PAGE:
As my “long-term” readers know, I like to set out my outfits every evening so that I can just jump into them the next morning. I do not function well enough in the morning to be able to put together an eligible outfit.
I rely heavily on Pinterest for inspiration when it comes to choosing my outfits. I have a board there equipped with pictures of outfit ideas for clothes that I already have. I do not like pinning myself a shopping list because I can’t afford all of the fabulous things that one comes across on Pinterest anyway. So I keep it simple and concentrate on pinning only outfits that I can build from things that are already in my closet.
This outfit combo in the pictures came together quite unconsciously; I knew I wanted to wear those particular high heels and the jacket was an obvious thing. Since I had chosen a black Summer dress I decided that the accessories needed some colour. The pink Swatch watch is my favorite item of choice if an outfit requires a splash of colour. It also matched the flower embroidery on my heels.
But then, quite without realizing, I also chose a pair of earrings that had a splash of pink on them and a pastel pink bag, all which match the embroidery colours on my shoes. And then I painted my nails. Blue, like my jacket AND the embroidery on the shoes.
Being so matchy, matchy isn’t probably the most fashionable thing to do but it all worked together really nicely, I thought. And I only realized just how colour coordinated I was when I got home from work.
Colour coordinating is a practice that a lot of people struggle with, but I found you a handy helper: the colour wheel.
The wheel consists of the three primary colours in the middle – yellow, blue and red – surrounded by a tier of secondary colours. Why are these 3 the primary colours? Because by mixing these three you get the secondary colours:
blue + yellow = green
blue + red = violet
yellow + red = orange
yellow + blue + red = brown
The colour wheel has been assembled so that you can see which colours can be safely mixed together in an outfit: for example always match warm colours (red, yellow and orange) or cold colours together (blue, violet, green).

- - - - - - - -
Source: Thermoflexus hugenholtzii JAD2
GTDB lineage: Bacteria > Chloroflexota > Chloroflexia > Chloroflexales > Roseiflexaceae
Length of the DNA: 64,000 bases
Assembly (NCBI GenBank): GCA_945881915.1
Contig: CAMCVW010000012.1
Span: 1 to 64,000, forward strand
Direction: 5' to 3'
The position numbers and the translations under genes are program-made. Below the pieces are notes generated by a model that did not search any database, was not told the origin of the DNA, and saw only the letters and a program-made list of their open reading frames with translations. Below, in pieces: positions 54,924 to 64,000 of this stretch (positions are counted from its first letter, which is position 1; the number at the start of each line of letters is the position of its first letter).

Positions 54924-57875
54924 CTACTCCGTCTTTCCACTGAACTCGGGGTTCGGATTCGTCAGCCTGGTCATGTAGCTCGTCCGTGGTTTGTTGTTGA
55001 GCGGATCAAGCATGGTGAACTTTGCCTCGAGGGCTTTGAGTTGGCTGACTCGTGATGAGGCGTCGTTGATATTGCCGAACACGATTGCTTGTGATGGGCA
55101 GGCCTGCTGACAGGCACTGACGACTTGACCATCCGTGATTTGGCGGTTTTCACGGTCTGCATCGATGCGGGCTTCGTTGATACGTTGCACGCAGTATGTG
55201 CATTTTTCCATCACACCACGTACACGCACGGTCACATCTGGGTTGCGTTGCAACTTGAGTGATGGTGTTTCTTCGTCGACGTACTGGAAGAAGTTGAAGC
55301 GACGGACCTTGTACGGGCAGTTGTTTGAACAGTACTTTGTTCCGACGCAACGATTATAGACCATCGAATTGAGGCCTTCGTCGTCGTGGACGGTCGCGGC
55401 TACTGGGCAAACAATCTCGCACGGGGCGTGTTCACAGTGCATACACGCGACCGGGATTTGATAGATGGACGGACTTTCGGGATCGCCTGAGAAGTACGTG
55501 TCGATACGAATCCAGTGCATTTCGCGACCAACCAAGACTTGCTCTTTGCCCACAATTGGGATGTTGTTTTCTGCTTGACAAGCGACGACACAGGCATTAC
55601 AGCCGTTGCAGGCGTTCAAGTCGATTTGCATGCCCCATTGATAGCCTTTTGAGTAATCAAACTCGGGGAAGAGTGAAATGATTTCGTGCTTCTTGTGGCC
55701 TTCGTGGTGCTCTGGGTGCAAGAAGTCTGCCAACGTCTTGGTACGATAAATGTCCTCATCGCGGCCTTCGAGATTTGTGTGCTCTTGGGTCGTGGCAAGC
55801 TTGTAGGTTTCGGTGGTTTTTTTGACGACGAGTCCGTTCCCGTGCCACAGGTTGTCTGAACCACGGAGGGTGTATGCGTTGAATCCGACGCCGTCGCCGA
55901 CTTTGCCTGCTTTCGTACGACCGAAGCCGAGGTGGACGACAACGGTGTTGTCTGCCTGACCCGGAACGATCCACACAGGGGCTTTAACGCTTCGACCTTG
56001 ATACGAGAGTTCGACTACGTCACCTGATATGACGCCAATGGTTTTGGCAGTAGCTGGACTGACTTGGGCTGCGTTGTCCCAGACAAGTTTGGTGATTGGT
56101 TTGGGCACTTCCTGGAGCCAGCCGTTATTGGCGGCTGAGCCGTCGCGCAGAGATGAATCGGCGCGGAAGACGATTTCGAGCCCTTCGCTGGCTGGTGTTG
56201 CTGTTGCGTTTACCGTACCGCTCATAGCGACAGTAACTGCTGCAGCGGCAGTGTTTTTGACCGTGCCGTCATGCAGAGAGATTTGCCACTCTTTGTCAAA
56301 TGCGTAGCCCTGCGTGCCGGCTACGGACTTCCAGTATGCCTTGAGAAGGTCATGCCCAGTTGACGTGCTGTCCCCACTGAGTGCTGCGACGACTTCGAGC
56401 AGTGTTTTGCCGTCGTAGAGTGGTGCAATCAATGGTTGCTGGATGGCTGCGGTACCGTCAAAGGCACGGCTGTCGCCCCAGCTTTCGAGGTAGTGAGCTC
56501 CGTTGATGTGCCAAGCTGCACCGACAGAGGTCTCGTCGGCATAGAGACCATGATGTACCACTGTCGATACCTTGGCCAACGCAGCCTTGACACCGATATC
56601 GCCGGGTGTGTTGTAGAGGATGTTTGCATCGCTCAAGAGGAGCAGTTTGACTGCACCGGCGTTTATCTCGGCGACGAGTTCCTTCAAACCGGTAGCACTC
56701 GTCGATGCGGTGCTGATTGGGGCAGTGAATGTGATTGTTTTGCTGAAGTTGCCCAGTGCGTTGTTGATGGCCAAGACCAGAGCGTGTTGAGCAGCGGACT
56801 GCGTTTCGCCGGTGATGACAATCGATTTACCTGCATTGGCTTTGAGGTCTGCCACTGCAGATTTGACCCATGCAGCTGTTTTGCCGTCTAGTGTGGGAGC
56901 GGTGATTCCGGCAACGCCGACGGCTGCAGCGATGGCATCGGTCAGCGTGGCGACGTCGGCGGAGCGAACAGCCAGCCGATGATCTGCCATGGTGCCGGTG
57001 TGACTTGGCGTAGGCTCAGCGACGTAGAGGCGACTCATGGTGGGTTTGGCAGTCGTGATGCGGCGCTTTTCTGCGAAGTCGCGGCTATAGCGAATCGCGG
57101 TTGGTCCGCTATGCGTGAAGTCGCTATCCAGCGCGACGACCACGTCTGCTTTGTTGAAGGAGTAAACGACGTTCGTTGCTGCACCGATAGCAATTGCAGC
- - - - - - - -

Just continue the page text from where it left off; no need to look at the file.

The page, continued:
Notice that the wheel does not include white, black or gray. These are neutral colours (some would go as far as saying that black and white are not colours at all), which you can mix and match with everything safely.
The easiest way to ensure a stylish outfit is to pair a neutral colour with one of the primary colours: the best example of this is the most iconic combination, a white T-shirt and a pair of blue jeans. Never goes out of fashion!
Another good tip is to pair up colours that are next to each other on the wheel, for example red and yellow. This could be as easy as pairing a bright red top with gold jewelry. If you’d like to add pink lipstick on that, go for it! Mixing different shades of one colour in an outfit is fine. And this Summer mixing dark red and pink in an outfit is completely in!
The colour wheel does not encourage you to mix for example yellow and purple. But in my eye this combination does not look bad at all, as I mentioned in an earlier post. In fact it looks good! Same goes for mixing red and blue. For a daring dresser I encourage to go for it and try! Mix and match, take outfit pictures and see yourself which outfit the “contrary” colours really work in. And then wear it with pride!
When you mix primary or contrary colours together it’s called colour blocking. There is one person in particular who, I think, masters this brilliantly and that person is Victoria Beckham. I mean orange and blue should never work together but they do! Just take a leaf out of Victoria’s book and you’ll be fine mixing and matching as you like.
At the end of the day, though, about 70% of your look is up to how you carry yourself and your chosen outfit. So, even if you’ve mixed up some bold colours you can totally pull it off if you walk on the streets with your head held high and a smile on your face. :)